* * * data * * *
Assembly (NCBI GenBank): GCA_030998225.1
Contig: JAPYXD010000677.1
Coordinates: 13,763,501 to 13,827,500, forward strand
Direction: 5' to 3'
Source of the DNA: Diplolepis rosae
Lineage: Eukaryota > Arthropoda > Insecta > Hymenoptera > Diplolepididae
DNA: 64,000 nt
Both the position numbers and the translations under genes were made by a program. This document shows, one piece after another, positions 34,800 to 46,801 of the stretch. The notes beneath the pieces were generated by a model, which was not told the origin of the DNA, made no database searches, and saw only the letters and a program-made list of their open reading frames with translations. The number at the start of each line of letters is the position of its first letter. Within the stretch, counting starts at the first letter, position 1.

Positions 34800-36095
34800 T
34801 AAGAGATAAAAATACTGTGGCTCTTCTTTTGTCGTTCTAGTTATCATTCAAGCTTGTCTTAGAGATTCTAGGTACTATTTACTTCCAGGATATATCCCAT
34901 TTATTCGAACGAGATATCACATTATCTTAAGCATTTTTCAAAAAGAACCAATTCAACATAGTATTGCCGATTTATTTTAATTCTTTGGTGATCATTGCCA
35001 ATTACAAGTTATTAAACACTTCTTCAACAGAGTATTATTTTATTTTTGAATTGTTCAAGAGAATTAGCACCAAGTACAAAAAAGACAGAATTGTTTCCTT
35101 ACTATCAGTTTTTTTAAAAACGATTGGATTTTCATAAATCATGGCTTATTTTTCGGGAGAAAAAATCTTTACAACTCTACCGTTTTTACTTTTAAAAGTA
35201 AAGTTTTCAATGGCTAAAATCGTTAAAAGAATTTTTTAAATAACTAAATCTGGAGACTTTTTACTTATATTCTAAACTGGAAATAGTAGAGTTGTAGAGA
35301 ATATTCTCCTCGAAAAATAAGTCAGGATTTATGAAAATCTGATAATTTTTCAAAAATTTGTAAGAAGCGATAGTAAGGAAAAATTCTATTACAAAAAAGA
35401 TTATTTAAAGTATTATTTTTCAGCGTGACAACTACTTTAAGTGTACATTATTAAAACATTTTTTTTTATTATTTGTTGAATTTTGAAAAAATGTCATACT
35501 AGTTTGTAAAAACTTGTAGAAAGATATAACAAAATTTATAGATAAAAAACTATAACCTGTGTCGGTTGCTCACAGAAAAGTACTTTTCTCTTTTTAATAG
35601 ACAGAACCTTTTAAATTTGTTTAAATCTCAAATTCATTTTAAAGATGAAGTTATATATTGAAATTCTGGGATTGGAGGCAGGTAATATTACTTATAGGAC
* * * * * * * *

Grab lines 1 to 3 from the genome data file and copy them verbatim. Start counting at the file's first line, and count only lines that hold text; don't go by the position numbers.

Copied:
Assembly (NCBI GenBank): GCA_030998225.1
Contig: JAPYXD010000677.1
Coordinates: 13,763,501 to 13,827,500, forward strand